Manhid The Musical Review: A Wonderfully Filipino Musical

Jean Judith Javier as Dilim in Evolva Bonanza

It’s a 2-hour-and-4o-minute spectacle of Pinoy superheroes, beautiful ballet choreography, and a moving nationalistic story is rolled into one with Manhid, a musical of Pinoy superheroes and the fight for freedom. It’s truly a tale fitting for the celebration of the EDSA Revolution.

Set in a parallel universe where the EDSA Revolution failed, the story revolves round the battles of two groups of super–heroes: the Maragtas headed by tabloid writer Bantugan Buenaventura and the lady activist Lam-ang Panganiban, versus the Tulisan ng Bayan headed by General Apolaki Regalado.  

Ricardo Magno as Radia Indarapatra, Mayen Estanero as Mamalahim-ma, and JV ibesate in Azul

The Tulisan are employed by Mamalahim-ma, a demonic Minister of Humanity who plans on enslaving whole generations of Filipinos with her epidemic of Kamanhiran. The heroes and villains, as children of their native land receive their powers when they were named after the gods and heroes of Philippine myth as a protest for the Masaker ng Taong Bayan. In their battles these opposing teams fight for the future of the Philippines.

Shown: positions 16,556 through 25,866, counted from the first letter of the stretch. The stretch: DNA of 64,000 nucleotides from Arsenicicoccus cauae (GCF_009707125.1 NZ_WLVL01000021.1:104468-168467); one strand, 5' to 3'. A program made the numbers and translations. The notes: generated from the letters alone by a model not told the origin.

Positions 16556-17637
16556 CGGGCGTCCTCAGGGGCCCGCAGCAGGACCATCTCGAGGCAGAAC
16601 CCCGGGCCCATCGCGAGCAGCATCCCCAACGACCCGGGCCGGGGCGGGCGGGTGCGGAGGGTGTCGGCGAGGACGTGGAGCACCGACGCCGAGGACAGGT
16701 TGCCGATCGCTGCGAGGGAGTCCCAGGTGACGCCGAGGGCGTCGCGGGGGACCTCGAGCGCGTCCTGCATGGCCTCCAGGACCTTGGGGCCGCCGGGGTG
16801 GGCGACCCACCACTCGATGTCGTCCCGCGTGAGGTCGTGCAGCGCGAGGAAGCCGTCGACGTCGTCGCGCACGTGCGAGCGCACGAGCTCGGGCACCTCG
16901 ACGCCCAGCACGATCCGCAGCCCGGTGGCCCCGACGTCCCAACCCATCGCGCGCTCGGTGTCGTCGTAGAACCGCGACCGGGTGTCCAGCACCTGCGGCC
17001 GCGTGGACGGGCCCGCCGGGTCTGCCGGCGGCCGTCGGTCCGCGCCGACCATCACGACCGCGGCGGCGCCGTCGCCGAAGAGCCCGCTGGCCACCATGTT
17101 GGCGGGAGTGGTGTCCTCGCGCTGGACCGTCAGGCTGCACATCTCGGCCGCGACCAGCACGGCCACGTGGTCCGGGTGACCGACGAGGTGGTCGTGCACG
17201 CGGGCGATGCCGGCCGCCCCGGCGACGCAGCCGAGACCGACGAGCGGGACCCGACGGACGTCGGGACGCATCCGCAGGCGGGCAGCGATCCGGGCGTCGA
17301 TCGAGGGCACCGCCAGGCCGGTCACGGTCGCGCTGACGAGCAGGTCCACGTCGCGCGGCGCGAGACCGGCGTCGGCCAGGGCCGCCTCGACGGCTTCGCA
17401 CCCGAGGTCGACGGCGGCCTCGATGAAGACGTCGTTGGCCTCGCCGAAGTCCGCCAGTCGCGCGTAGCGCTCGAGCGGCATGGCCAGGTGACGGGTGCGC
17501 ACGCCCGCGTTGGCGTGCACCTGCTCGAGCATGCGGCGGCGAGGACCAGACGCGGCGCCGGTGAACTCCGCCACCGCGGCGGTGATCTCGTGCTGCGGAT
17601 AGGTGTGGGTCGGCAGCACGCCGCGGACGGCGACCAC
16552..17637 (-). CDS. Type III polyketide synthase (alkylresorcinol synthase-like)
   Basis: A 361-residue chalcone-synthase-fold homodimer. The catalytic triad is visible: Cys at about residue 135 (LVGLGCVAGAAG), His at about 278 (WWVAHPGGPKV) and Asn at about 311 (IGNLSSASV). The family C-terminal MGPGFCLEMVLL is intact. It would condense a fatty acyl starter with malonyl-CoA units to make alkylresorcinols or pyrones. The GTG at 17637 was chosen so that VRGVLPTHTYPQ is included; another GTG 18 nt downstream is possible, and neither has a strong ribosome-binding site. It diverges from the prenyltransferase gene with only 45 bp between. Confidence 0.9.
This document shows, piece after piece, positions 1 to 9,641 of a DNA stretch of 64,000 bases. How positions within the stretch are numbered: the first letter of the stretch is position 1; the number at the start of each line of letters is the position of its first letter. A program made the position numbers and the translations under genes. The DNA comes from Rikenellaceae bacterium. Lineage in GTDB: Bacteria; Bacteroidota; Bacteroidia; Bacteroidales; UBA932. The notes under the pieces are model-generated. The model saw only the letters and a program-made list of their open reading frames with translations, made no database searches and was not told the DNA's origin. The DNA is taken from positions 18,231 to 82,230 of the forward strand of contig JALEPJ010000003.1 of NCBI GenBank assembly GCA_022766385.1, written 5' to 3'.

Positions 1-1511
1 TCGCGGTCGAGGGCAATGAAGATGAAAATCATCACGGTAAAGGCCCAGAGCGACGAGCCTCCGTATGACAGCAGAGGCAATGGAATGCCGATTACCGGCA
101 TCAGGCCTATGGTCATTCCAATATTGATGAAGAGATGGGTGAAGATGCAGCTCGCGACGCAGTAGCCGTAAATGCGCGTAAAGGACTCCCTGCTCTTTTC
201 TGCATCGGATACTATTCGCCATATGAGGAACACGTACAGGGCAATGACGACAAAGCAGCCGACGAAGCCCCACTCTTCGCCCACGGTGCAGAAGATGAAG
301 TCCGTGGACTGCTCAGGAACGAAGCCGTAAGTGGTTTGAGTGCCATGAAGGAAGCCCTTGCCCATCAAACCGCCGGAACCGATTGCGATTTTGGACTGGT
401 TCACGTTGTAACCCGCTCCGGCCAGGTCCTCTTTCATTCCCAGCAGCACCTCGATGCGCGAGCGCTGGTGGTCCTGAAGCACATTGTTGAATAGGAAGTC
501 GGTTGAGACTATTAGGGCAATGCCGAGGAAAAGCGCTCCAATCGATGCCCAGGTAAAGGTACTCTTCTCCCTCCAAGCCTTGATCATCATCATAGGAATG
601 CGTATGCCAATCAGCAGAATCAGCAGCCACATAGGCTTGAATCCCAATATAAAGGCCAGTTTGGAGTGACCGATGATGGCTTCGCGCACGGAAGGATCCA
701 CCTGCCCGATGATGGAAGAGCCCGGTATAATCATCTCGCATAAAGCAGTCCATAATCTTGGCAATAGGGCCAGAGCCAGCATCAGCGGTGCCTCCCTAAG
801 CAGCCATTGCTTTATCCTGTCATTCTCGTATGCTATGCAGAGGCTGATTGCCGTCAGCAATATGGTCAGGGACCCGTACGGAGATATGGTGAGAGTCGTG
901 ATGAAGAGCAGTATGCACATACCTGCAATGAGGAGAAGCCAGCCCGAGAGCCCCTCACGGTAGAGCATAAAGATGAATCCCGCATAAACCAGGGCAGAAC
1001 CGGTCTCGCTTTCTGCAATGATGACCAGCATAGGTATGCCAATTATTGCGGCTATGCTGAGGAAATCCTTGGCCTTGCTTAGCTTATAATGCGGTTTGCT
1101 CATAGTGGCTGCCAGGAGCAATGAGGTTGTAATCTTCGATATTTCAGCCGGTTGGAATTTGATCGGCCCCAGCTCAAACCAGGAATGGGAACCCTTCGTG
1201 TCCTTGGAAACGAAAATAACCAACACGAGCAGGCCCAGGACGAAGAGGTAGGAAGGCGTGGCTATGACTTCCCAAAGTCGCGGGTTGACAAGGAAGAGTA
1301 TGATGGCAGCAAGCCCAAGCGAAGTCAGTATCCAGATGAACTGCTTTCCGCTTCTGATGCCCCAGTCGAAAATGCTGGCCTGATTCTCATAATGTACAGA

Sandino Martin as Bantugan in the clutches of Earl John Arisola as Malyari, controller of shadows

The story is moving, with the songs wonderfully Filipino; the Eraserheads, for example, lend their talents to the songs, such as in one of the numbers, “Kailan”; while the Radioactive Sago Project played on with the score. The actors were also passionate in their performances; stand outs were Radia Indarapatra, the womanizing “chameleon” who can manipulate people by taking on different appearances; Allunsina, a potty-mouthed hero who can draw blood from her enemies by cursing, who was a clear crowd favorite; and Mamalahim-ma, whose performance was hair-rising as the villain of the story.

KL Dizon as Urduja and Ricardo Magno as Radia Indarapatra

This is, of course, a stage show helmed by Ballet Philippines; the eleborate choreography that is present in every scene, from beautiful synchronized performances from the ensemble, to the fights staged by the heroes are not lost on the audience. They are fluid, and serve as effective transitions in different scenes.

Overall, this is a show that above all, resonates well with its Filipino audience because of its universal message of freedom and sacrifice, with a refreshing modern twist.


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